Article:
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Scleroderma: Avoid excessive sunlight, cold exposure

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Scleroderma is an autoimmune connective tissue disease in which body produces excess proteins called antibodies that attack the skin and internal organs. The skin becomes thickened and hard due to excessive collagen production and deposition in skin as a response to antibody attack. The condition is not a contagious or infectious disease.

However, health experts have explained that causes of scleroderma are not known but certain factors can increase the chance of having this condition. For example: family history of autoimmune diseases, female sex, ethnicity and exposure to mineral oils, silica, some drugs, petroleum products and some chemicals. It also affects children but more common in adult.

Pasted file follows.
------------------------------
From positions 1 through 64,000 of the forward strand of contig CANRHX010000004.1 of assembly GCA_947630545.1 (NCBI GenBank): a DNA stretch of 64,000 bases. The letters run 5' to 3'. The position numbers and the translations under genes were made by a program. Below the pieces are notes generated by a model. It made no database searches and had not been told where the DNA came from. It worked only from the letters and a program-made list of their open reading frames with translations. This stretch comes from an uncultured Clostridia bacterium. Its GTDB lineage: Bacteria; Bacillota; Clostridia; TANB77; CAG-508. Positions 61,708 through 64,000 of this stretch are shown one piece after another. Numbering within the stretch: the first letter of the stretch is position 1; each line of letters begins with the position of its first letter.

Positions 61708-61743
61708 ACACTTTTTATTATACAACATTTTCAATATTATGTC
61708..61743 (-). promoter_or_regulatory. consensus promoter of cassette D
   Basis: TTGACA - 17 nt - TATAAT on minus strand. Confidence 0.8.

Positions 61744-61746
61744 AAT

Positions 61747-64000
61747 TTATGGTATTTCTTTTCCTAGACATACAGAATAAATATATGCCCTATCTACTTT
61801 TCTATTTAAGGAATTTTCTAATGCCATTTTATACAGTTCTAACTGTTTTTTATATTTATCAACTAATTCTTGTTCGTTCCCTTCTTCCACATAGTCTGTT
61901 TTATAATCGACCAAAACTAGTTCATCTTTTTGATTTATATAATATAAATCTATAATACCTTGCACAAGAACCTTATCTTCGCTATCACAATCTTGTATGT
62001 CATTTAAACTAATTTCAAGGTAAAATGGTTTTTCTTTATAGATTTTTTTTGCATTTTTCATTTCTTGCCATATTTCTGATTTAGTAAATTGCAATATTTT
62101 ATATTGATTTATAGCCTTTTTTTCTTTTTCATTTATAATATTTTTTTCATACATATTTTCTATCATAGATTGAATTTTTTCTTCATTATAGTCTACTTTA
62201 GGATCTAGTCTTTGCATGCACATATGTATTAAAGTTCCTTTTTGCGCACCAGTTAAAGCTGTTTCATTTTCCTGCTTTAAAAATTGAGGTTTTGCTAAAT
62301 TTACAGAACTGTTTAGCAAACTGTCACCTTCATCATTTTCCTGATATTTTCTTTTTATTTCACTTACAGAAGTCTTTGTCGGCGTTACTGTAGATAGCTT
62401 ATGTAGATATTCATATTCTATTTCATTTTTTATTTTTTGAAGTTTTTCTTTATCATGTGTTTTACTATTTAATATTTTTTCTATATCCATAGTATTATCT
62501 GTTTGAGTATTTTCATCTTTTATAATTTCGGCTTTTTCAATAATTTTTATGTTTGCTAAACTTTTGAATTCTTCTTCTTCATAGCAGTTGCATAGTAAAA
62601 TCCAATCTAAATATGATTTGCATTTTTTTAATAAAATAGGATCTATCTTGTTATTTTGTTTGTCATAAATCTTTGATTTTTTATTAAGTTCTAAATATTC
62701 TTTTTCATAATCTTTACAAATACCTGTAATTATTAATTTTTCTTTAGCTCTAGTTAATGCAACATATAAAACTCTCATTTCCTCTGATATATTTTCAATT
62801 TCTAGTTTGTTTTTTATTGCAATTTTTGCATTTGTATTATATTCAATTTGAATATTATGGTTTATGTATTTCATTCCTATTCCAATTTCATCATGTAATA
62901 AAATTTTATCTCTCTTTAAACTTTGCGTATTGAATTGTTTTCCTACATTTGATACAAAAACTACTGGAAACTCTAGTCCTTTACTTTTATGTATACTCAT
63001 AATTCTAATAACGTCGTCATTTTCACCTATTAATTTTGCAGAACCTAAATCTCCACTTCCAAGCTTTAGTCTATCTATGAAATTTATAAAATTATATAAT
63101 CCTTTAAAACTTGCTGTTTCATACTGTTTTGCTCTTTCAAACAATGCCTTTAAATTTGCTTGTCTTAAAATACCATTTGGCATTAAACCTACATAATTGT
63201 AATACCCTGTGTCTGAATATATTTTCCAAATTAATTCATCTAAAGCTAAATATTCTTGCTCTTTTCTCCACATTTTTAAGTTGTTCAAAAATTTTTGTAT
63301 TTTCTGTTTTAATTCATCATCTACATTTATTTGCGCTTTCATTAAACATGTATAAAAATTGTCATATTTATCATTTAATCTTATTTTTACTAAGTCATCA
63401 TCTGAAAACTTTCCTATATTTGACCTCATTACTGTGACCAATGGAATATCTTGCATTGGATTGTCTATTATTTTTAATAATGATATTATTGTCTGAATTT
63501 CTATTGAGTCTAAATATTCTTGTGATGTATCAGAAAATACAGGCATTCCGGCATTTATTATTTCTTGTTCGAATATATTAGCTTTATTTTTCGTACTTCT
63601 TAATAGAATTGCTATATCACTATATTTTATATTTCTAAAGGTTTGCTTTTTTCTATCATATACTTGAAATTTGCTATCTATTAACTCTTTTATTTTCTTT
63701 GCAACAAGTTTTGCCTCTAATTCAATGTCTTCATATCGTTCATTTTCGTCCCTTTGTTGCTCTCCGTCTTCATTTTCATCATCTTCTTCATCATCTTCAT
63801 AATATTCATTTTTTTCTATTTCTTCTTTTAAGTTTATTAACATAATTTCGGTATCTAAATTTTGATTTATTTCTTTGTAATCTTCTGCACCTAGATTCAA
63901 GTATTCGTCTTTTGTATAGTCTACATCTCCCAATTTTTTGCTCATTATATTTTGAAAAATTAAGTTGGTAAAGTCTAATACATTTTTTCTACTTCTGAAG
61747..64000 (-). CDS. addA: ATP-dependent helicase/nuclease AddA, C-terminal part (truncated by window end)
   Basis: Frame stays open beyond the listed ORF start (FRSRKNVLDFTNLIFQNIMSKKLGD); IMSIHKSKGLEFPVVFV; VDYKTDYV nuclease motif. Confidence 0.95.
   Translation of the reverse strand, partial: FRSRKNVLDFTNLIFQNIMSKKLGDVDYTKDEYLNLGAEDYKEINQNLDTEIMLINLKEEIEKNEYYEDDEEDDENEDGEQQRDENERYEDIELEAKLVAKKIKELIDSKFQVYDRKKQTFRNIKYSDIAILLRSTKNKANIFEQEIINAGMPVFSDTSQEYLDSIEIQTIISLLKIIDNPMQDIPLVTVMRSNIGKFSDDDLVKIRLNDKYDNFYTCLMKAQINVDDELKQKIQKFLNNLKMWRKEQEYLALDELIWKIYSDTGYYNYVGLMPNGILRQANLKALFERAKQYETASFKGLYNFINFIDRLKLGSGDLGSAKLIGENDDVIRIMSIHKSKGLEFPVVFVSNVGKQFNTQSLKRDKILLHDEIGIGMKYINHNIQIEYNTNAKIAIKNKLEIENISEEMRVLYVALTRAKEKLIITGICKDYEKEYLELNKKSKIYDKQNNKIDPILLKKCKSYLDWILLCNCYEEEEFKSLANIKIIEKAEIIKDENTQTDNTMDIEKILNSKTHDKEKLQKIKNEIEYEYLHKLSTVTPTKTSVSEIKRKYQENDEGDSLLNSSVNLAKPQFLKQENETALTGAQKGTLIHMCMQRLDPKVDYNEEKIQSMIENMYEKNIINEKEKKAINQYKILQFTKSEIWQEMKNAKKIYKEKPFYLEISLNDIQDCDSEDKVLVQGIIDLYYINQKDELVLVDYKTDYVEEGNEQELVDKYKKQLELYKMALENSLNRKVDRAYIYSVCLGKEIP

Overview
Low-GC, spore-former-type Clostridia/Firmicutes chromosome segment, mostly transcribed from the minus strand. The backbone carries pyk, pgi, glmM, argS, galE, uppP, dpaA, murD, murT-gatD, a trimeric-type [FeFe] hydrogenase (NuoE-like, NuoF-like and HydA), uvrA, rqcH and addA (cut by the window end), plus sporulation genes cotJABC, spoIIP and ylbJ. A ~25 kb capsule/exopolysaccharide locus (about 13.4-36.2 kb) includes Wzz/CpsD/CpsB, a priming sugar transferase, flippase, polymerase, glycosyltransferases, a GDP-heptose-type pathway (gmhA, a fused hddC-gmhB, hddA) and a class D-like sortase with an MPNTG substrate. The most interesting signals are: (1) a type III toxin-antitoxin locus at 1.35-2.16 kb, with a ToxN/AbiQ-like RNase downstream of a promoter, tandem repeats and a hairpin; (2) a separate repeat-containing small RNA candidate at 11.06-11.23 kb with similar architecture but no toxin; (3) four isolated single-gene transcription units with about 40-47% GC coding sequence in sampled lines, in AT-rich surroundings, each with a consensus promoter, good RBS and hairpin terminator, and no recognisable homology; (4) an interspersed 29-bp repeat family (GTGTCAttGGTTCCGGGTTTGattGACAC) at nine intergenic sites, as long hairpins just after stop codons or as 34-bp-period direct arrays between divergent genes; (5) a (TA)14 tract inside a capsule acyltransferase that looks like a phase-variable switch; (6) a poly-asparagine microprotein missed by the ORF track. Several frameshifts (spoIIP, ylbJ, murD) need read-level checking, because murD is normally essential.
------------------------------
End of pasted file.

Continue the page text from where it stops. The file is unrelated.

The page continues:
Dr. Femi Adelowo a Professor of Medicine and Consultant Rheumatologist at Lagos State Teaching Hospital (LASUTH), Ikeja, Lagos, said scleroderma belongs to the group of disease called “auto-immune disease” which essentially, refers to the body being at war with itself.” The normal defense cells of the body, white blood cells or immune competent cells, turn their ammunition on the body; rather than on germs, our eternal enemies. Autoimmune diseases can affect any part of the body right from the head to the toes and all organs and structures in between. This condition is also classified as connective tissue disease.